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Friday, March 31, 2023

Hakam welcomes the move to abolish mandatory death sentence, but...


The National Human Rights Society (Hakam) has commended the government's move to abolish the mandatory death sentence in the country.

On the same note, its president Gurdial Singh Nijar said the government should also abolish the "barbaric and cruel" whipping as a form of punishment.

"This is a progressive step taken by the government to advance human rights in Malaysia. Mandatory use of the death penalty denies judges the possibility of considering the accused’s mitigating circumstances or the circumstances of the offences, in order to deliver a proportionate and fair sentence.

"Indeed, it is a fundamental infringement of fair trial guarantees and is notably prohibited under international human rights law," Gurdial (above) said in a statement today.

Gurdial was commenting on the forthcoming legal amendments to abolish the mandatory death sentence, which would result in the extension of the maximum prison time by a decade for crimes with capital punishment.

Under the planned amendments, 30 years will be the minimum jail time for offences that previously carried a death sentence, with the maximum being 40 years under several laws - including the Penal Code.

Commenting on this, Gurdial said that imprisonment for natural life should be between 20 and 30 years, and called for the complete abolishment of the death penalty.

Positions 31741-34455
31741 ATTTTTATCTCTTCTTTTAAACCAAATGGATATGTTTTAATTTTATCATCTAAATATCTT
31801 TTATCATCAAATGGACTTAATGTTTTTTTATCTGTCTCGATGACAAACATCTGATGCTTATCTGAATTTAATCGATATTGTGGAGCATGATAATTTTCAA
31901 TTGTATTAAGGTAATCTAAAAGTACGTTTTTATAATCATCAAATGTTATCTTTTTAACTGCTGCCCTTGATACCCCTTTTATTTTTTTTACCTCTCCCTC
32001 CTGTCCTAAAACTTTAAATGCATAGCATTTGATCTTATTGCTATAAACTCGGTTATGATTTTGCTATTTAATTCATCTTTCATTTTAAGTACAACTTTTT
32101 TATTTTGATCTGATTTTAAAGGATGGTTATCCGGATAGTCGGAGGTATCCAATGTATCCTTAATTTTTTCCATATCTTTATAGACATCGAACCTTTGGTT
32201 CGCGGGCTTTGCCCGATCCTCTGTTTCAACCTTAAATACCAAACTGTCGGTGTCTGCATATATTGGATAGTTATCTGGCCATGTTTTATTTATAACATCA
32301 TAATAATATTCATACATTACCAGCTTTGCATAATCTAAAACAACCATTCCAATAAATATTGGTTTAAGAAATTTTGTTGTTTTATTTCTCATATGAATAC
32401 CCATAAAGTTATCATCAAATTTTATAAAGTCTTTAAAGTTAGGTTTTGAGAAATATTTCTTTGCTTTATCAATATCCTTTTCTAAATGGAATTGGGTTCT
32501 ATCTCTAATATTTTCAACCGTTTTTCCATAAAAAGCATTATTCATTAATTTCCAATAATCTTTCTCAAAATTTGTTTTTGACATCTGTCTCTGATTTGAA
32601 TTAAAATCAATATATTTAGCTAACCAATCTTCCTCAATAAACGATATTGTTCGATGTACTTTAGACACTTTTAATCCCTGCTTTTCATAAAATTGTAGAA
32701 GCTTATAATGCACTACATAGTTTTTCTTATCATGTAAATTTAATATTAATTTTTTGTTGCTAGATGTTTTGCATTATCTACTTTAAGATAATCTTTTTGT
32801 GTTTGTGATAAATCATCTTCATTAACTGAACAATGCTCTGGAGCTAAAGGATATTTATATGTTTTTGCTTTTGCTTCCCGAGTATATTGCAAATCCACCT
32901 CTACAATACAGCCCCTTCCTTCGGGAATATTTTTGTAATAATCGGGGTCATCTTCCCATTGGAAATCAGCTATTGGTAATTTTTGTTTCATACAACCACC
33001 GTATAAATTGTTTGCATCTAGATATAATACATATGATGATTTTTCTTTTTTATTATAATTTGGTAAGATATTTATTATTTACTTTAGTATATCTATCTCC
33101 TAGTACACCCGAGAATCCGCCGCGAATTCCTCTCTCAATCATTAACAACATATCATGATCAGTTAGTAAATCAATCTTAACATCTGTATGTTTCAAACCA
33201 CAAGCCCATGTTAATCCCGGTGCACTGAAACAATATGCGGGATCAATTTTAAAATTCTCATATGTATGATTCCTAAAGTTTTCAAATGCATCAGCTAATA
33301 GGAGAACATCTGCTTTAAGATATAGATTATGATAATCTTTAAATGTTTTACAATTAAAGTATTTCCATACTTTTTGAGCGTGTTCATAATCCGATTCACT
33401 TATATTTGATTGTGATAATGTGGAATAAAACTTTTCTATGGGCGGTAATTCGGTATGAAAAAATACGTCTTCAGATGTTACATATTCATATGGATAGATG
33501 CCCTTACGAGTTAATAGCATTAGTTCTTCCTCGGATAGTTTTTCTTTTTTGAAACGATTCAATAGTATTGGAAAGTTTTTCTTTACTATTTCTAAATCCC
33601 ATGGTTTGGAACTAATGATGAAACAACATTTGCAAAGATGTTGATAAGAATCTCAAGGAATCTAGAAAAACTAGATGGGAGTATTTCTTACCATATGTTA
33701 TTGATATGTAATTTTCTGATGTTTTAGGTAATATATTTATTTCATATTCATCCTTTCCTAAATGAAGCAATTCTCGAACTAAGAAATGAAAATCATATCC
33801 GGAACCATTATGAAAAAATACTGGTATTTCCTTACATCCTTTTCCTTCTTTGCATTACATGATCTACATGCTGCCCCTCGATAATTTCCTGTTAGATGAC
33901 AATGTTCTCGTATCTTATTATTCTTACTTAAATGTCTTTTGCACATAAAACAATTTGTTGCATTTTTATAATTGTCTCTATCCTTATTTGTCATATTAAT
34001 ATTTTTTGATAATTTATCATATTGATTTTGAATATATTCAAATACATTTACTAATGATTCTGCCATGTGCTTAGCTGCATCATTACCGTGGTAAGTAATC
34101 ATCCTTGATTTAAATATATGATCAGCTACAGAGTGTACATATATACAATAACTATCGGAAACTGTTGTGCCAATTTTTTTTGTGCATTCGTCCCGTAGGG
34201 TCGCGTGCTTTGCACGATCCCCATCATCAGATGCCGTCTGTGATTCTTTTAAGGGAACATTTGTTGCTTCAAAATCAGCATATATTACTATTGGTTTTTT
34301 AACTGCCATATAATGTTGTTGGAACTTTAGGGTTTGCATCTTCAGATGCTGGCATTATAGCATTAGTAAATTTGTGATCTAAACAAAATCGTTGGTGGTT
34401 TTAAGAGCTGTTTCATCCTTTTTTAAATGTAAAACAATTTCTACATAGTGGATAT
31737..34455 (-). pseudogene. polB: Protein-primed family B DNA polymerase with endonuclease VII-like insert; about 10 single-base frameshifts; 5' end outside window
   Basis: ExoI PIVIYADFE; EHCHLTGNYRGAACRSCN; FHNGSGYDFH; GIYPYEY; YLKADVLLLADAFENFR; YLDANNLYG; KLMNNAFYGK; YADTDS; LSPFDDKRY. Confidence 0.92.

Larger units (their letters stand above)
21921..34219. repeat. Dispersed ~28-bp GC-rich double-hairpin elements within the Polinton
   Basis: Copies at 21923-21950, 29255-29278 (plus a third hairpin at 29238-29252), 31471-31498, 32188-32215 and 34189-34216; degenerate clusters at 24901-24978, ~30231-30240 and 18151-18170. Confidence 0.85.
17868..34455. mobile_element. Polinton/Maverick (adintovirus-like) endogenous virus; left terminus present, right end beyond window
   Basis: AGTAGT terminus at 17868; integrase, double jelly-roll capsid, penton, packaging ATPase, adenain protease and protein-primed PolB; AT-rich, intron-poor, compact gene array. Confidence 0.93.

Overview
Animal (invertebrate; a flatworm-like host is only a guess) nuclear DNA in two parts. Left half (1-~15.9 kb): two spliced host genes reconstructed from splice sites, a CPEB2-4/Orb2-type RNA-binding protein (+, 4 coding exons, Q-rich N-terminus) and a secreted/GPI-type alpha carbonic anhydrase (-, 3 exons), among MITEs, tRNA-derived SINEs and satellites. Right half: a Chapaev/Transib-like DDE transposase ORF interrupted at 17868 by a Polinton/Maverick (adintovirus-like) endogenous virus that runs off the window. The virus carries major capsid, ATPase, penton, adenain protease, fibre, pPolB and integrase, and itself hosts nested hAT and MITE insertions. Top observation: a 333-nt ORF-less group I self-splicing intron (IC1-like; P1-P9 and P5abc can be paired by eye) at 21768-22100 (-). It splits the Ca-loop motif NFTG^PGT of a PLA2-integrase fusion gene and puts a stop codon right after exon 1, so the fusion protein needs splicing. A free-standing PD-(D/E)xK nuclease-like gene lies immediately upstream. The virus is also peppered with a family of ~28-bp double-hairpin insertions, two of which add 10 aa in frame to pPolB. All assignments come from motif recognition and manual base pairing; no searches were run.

"There is no empirical evidence or data that confirms that the death penalty serves as an effective deterrent to crime. On the other hand, the right to life is a fundamental right that must be upheld.

"While the international law allows retentionist countries to keep the death penalty for 'the most serious crime', it must be carried out in adherence to the highest standard of a fair trial, and to move towards total abolition eventually," he said.

Gurdial called on all MPs to support the 'historical' bill with Hakam's proposed amendment to reduce the imprisonment of natural life to 20-30 years and to remove whipping completely.

"We further call for the government to continue the moratorium on executions until the death penalty is abolished and all death sentences commuted."

It is worth noting that the government has tabled another bill that will allow the Federal Court to review and either commute or uphold the death sentences of 840 death row inmates. - Mkini

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